“Viktor Orbán has used the COVID-19 emergency and a captured parliament to appoint himself as dictator and Parliament is kept in session to rubber-stamp his decrees which clearly violate European law,” George Soros stated in an interview yesterday, leading to yet another verbal skirmish with Hungarian government officials.
Soros gave the interview to blog ‘Project Syndicate.’ The topic has been brought up in connection with the German Constitutional Court’s latest ruling on the European Central Bank. “Can Hungary and Poland decide whether they follow European law or their own courts – whose legitimacy the EU has questioned?” Soros asked. A question that in his view “goes to the very heart of the EU, which is built on the rule of law.”
Meanwhile, group leader of the Alliance of Liberals and Democrats for Europe (ALDE) Guy Verhofstadt, also came to harshly criticize Orbán. In an opinion piece titled ‘Is COVID-19 Killing Democracy?’ published on the same outlet, he claimed that “far more worrying, however, are populist efforts to use the crisis to undermine democracy. Hungarian Prime Minister Viktor Orbán is a case in point. Having spent the last decade attacking the free press, NGOs, and political opponents, Orbán has used the COVID-19 crisis as pretext to push through legislation that enables him to rule by decree indefinitely. This is Europe’s first such dictatorial démarche since Adolf Hitler’s Enabling Act of 1933,” Verhofstadt wrote.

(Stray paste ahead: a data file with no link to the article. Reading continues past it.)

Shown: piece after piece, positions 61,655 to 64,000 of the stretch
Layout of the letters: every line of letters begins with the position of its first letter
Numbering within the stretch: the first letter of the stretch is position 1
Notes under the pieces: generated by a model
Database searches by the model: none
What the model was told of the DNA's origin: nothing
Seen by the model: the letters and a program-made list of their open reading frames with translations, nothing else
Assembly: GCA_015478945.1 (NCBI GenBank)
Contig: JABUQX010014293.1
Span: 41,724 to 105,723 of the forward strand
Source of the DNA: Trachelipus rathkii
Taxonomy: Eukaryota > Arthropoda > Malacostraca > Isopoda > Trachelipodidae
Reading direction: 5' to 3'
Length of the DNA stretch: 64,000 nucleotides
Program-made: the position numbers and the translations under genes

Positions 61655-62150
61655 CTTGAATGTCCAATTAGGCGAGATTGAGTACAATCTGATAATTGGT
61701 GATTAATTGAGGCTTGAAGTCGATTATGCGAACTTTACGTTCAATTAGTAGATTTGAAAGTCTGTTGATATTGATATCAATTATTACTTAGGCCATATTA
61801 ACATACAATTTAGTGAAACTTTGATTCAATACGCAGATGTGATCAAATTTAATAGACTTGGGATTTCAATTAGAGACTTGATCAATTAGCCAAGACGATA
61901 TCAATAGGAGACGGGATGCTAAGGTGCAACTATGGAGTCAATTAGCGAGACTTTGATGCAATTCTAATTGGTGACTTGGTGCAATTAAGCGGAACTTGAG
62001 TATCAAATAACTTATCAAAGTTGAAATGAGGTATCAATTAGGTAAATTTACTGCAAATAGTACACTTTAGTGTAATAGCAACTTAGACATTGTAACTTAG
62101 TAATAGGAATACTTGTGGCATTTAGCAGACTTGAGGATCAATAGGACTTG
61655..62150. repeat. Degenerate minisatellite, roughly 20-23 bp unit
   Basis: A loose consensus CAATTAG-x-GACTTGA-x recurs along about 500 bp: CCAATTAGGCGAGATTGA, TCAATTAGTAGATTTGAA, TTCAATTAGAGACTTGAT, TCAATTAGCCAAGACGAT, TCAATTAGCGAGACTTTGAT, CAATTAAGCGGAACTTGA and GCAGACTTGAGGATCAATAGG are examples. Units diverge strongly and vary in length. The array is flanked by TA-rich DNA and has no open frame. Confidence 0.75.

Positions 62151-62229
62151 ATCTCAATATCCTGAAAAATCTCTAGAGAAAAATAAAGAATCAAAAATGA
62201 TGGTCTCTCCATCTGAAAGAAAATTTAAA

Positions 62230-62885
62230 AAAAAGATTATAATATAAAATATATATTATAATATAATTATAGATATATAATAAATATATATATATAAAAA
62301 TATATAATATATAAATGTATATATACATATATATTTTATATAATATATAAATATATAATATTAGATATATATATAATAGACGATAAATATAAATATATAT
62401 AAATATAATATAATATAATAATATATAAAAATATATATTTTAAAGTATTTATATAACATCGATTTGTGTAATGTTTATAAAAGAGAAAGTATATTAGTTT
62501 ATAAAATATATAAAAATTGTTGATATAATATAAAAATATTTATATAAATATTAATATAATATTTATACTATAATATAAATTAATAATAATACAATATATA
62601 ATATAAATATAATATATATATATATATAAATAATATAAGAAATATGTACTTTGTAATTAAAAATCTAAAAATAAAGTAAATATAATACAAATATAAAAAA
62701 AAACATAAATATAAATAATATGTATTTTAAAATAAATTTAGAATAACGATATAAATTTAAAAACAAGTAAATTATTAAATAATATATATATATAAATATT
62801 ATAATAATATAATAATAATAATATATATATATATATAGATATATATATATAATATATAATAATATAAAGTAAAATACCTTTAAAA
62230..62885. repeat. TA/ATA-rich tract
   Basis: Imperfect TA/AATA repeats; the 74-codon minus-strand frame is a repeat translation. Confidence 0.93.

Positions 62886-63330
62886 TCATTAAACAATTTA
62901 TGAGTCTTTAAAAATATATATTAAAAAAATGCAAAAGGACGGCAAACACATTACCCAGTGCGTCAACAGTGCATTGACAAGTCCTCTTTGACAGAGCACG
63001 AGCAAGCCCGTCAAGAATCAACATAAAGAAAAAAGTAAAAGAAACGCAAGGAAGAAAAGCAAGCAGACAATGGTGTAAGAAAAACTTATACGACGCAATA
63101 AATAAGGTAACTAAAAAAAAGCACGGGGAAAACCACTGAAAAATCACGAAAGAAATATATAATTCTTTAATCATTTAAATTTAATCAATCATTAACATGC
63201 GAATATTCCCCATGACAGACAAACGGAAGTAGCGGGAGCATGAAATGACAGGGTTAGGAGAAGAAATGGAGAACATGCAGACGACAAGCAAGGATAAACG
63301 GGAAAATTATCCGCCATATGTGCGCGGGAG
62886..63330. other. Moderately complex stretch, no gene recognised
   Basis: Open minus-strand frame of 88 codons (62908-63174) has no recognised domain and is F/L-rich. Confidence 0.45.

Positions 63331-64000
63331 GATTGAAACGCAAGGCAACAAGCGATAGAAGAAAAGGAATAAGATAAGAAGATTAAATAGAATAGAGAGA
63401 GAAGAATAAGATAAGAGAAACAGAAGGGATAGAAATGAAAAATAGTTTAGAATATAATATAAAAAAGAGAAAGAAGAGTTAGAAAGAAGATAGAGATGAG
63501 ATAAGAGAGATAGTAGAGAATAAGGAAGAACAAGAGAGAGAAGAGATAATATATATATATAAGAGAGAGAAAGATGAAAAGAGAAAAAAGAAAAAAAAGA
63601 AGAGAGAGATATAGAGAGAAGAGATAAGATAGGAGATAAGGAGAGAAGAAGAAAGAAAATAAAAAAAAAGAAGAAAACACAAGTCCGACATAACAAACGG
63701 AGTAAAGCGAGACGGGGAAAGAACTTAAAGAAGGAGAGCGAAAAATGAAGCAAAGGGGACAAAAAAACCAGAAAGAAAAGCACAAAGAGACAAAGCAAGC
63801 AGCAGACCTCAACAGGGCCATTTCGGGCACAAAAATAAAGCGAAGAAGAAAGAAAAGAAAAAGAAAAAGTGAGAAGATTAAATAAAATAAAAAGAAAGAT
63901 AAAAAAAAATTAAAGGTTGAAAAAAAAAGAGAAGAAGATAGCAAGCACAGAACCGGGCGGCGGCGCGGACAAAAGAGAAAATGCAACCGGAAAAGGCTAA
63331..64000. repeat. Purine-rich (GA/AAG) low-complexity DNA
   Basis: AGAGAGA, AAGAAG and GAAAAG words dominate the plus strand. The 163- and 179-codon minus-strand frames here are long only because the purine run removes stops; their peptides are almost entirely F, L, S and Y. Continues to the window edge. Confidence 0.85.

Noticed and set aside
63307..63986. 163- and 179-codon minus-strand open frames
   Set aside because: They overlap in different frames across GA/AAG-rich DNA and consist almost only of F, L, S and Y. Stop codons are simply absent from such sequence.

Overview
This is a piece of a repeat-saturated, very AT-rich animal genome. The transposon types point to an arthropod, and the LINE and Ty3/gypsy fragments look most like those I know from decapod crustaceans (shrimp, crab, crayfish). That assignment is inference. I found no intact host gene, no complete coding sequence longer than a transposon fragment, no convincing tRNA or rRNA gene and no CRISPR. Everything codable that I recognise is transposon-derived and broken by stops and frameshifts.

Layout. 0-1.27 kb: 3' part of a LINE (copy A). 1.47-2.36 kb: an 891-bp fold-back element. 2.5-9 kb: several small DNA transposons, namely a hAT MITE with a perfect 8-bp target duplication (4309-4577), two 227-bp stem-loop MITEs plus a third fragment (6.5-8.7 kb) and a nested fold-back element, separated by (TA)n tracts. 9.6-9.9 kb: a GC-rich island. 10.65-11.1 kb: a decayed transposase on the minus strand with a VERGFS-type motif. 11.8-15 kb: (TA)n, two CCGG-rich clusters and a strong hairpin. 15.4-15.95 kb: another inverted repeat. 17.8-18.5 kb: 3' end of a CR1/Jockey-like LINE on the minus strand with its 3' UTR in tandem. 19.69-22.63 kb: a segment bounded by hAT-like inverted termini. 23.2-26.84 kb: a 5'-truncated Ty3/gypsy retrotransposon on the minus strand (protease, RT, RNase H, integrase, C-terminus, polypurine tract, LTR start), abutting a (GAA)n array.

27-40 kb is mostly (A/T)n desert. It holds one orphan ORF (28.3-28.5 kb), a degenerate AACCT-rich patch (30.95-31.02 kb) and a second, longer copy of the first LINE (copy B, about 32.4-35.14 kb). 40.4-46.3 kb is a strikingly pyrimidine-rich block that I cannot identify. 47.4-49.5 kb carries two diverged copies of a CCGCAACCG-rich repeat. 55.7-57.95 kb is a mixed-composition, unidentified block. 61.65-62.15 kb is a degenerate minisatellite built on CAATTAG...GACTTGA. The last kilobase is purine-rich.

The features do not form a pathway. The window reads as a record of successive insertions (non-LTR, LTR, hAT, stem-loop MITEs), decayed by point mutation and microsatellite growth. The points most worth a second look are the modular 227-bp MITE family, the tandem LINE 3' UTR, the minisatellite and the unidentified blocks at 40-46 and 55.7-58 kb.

Gov’t officials: This is democracy
Commenting both on the Soros interview and Verhofstadt’s article, Kovács wrote on Facebook: “It is interesting to call someone a dictator for placing the decision on ending the state of emergency into the hands of parliament. That the majority in that parliament is held by parties not to [the authors’] taste is a democratic decision of the Hungarian people.” “What they brand as populism can be defined with Abraham Lincoln’s words: ‘of the people, by the people, for the people,'” Kovács added.
Coronavirus: Soros Donates 1 Million Euros to Budapest
In addition, the Foreign Minister also reacted to Verhofstadt, “one of the key figures” in implementing “the Soros plan,” a “malicious and harmful” element who works for “weakening the European nation states” and is “unsuitable for cultured debate.” Péter Szijjártó also claimed that since Verhofstadt wasn’t a Hungarian voter, “it doesn’t matter what he thinks about Hungarian law.”
featured image via Zoltán Máthé/MTI